"We had a couple of guys out like Jamie Winborn and Jimmy Williams. They made an impact on defense. It was a great season for the offense. Coaches Steve Crosby, Jeff Rutledge and Ed Lambert turned the offense around. We could score a lot of points. Our offense was feared. But we couldn't put it together with the defense."
Zolman entered his senior season ranked third in Vanderblt career passing behind Whit Taylor and Kurt Page. The Commodores finished that season 2-9 (0-8, SEC). Zolman was known for an above-average arm strength, mobility, scrambling ability, confidence and decisiveness.
"I broke the record against Auburn," said Zolman. "I had passed Kurt Page and Whit Taylor. I can still remember the pass that broke the record. We were running a no-huddle at the time. I was yelling at the guys to get up to the line of scrimmage while I was looking to the sidelines for the play to run.
"Then the referee stopped the game. They stopped the game because I had broken the record. I knew I was close. Auburn was a very good team led by Jason Campbell. The offensive line my entire career did a fantastic job protecting me. I think when someone accomplishes a career milestone it is a testament to the team. I was thankful to have known all those guys."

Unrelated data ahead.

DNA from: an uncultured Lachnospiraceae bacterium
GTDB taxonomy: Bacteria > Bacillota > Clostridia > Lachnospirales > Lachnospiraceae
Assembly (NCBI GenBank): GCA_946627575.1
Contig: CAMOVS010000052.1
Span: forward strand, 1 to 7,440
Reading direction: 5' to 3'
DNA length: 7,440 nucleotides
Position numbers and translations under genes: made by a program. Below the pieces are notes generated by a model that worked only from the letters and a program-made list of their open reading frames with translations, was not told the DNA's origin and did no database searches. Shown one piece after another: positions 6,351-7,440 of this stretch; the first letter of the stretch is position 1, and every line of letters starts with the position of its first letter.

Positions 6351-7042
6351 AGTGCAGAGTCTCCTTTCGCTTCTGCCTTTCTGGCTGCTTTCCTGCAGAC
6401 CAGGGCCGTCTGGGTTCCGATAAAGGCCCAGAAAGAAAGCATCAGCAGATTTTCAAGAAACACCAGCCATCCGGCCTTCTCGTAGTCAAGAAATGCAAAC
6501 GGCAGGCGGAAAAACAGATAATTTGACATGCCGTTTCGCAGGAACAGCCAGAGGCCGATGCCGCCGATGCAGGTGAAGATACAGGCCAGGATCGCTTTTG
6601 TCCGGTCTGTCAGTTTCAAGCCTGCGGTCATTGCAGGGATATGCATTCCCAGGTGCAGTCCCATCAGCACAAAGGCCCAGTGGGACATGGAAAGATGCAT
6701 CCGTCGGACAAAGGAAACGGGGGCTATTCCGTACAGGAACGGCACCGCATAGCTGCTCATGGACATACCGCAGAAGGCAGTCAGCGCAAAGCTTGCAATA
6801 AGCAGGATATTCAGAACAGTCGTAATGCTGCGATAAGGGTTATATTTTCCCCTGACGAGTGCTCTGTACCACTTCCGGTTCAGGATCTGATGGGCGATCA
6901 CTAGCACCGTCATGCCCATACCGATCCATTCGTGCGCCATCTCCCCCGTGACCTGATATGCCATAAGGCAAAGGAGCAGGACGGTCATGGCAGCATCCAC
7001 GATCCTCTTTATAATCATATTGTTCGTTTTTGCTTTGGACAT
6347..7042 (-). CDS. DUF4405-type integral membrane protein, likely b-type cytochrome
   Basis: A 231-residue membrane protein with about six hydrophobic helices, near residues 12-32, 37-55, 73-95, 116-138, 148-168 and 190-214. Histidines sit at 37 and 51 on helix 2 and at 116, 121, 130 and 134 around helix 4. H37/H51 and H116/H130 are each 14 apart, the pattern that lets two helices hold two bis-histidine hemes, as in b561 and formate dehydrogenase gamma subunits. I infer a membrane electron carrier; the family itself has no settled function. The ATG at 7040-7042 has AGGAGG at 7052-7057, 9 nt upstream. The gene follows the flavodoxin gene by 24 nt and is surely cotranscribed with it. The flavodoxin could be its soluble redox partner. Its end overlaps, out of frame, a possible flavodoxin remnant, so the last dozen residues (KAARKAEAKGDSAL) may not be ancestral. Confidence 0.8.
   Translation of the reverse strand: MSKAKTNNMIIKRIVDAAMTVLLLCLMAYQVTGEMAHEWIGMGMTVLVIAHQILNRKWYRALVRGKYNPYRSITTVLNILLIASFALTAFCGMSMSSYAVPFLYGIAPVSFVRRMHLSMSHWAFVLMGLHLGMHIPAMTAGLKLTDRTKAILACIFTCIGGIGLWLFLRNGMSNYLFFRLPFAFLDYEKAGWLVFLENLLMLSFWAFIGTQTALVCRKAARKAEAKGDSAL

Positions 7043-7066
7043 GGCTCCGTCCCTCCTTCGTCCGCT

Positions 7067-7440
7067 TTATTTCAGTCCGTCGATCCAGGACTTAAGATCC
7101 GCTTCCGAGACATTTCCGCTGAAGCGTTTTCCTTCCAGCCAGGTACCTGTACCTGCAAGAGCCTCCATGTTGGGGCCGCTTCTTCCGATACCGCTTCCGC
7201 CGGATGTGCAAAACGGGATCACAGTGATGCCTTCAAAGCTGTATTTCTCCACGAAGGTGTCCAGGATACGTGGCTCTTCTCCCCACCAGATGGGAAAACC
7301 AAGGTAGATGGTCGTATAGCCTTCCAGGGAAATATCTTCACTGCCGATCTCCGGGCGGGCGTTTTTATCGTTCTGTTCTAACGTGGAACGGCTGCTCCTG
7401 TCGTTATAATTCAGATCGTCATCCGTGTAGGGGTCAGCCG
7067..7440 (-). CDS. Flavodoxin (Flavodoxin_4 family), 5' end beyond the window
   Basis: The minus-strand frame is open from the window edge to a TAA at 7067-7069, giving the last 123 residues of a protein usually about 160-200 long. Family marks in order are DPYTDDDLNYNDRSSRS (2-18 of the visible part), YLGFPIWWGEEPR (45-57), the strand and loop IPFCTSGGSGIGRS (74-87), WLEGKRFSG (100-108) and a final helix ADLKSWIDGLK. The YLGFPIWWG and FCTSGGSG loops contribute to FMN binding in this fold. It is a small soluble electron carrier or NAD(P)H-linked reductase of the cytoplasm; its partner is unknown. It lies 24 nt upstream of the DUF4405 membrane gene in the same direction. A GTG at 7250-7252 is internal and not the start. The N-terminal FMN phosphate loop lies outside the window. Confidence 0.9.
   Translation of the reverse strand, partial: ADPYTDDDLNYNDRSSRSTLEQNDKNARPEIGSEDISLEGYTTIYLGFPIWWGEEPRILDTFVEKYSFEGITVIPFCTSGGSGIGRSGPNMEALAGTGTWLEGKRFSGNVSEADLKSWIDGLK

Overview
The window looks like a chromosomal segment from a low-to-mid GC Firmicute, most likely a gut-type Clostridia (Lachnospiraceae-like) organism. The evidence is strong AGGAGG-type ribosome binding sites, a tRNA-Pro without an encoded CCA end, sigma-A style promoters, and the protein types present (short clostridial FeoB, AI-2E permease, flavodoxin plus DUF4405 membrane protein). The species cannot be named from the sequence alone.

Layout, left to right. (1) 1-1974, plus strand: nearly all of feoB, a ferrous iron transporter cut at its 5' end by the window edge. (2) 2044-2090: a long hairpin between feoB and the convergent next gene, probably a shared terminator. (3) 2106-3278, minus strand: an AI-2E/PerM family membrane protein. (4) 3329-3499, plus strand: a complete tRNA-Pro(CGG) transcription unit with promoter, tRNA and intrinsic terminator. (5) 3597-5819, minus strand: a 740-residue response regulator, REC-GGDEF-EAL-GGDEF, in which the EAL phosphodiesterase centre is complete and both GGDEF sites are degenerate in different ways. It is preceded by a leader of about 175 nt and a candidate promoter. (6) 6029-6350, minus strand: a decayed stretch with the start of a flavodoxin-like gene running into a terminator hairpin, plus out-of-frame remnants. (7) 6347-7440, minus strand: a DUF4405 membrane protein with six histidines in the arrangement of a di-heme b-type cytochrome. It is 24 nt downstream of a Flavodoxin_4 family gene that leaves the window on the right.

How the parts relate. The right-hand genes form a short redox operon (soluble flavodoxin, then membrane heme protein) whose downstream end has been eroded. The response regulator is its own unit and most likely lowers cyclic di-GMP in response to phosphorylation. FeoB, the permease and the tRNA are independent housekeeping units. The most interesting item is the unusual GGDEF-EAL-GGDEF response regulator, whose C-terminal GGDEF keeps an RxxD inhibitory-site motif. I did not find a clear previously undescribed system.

After the season, though it would not affect Zolman, Widenhofer was dismissed and replaced with Bobby Johnson. But it was Zolman's quarterback coach that gained his admiration.
"I loved Woody," Zolman said. "He was a great coach. I felt more fortunate to have played for Jeff Rutledge, my quarterback coach. He was like my father who was a football coach. Coach Rutledge took care of me and developed me as a quarterback. I still to this day believe he was the best quarterback coach that I ever played for and I was on five NFL teams, plus a season in NFL Europe.
"Even at that level, Jeff was the best. He was successful at every level of football. He won two state championships in high school, a national championship at Alabama with [Paul] Bear Bryant and he has two Super Bowl rings. He showed me how to be prepared to play on Saturdays. I credit Coach Woody and Coach Rutledge for being the quarterback I became."